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Belgian brewer buying KC's Boulevard Brewing

Belgian brewer buying KC's Boulevard Brewing

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Boulevard Brewing

The Boulevard Brewing Co. brewery, on Southwest Boulevard in Kansas City. The brewery is the 12th largest craft brewery in the U.S., and the largest Missouri-owned brewery. Photo by Joe Holleman

It’s happened again. A Belgian company is taking over a Missouri brewery.

Belgium-based brewer Duvel Moortgat is buying a majority stake in Kansas City craft brewer Boulevard Brewing Co., Missouri’s second largest brewery.

Terms of the deal were not disclosed, but industry publication Beer Business Daily estimated the sale price exceeds $100 million.

Founded in 1989, Boulevard has grown its production to about 180,000 beer barrels annually, making it the second largest brewery in Missouri, trailing only St. Louis-based Anheuser-Busch, the North American headquarters for Belgium-based A-B InBev. InBev acquired A-B in 2008 for $52 billion.

Boulevard also is one of the largest craft brewers in the United States, ranking 12th, according to the Brewers Association, an industry trade group. Boulevard’s sales grew about 13 percent over the past six months alone.

John McDonald, Boulevard’s founder and owner, told the Post-Dispatch in a phone interview Thursday that he approached Duvel earlier this year as part of a succession plan for the company.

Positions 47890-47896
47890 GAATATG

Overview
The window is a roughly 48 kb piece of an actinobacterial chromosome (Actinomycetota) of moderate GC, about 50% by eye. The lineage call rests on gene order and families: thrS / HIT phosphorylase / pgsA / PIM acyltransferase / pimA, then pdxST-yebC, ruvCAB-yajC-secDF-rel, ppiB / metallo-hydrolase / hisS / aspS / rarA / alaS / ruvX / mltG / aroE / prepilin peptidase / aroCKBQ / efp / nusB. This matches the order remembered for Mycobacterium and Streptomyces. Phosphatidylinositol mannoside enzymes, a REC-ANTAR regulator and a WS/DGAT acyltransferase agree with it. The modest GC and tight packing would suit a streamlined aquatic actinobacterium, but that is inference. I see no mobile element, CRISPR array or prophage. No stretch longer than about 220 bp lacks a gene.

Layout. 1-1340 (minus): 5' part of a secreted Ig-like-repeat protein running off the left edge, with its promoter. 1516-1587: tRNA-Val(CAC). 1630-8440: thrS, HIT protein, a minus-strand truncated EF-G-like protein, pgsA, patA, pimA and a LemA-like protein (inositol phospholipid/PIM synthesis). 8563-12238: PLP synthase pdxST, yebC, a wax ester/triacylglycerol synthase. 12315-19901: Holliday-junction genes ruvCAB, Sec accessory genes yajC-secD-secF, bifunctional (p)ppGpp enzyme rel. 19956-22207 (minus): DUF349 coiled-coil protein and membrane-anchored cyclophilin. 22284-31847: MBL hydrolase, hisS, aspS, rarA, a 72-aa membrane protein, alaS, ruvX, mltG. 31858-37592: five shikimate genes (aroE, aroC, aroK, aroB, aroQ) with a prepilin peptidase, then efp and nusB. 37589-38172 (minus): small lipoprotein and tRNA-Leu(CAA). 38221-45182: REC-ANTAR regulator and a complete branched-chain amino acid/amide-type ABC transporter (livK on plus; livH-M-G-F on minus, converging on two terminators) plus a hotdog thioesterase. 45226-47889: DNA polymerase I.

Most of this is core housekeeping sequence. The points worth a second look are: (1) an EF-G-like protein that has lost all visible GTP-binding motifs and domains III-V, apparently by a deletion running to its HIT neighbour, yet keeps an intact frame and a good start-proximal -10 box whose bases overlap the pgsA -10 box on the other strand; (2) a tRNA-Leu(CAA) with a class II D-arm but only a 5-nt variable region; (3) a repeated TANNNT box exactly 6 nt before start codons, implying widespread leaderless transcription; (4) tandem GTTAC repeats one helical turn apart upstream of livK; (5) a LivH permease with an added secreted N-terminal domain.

“I just turned 60 and was looking for an exit strategy,” McDonald said.

However, he will keep a minority stake in Boulevard and will have a seat on Duvel’s board of directors.

In his new role at the Kansas City-based brewer, he said, “I will be a stockholder and very much involved.”

McDonald became familiar with Duvel and its operations after visiting the Belgian brewery several times in his career.

Since 2007, its U.S. business, Duvel Moortgat USA, has imported Belgian beers, including Duvel Golden. Duvel acquired craft brewery Ommegang in Cooperstown, N.Y., in 2003.

“I just really liked these guys,” McDonald said of Duvel. “The world is becoming very global in many ways but they have a local plan. They very much want to keep the brewery in Kansas City intact and grow it.”

Boulevard has 125 employees, and no jobs will be lost as part of the acquisition, McDonald said.

“I really believe Boulevard will actually be adding people because of the acceleration of investment we’ll be able to do because of the merger,” he said.

Craft brewers’ volume continues to grow, making up 6.5 percent of the total U.S. beer market in 2012, up from 5.7 percent in 2011.

Dan Kopman, co-founder of St. Louis’ largest craft brewer, St. Louis Brewery, maker of Schlafly beer, said Boulevard’s sale reflects the strength of the industry.

“This is part of the ongoing development of the industry,” Kopman said. “When we all started these breweries, nobody thought about our exit strategy. We were just in love with beer.”

In early 2012, Schlafly’s owners, Kopman and Tom Schlafly, announced a succession plan to sell a majority stake in the company to local investors. When the Boulevard sale closes in the coming months, Schlafly, which produces about 50,000 barrels annually, will become the largest Missouri-owned brewer.

Boulevard’s introduction in the St. Louis market has a Schlafly connection. In January 1992, just a few weeks after the Schlafly Tap Room opened in St. Louis, the startup ran out of beer, Kopman recalled. He called McDonald in Kansas City, who immediately agreed to transport beer across the state to St. Louis for the first time. “We’ve been friends ever since,” Kopman said.

Lisa Brown is a business reporter at the Post-Dispatch. Follow her on Twitter @LisaBrownSTL and the Business section @postdispatchbiz.

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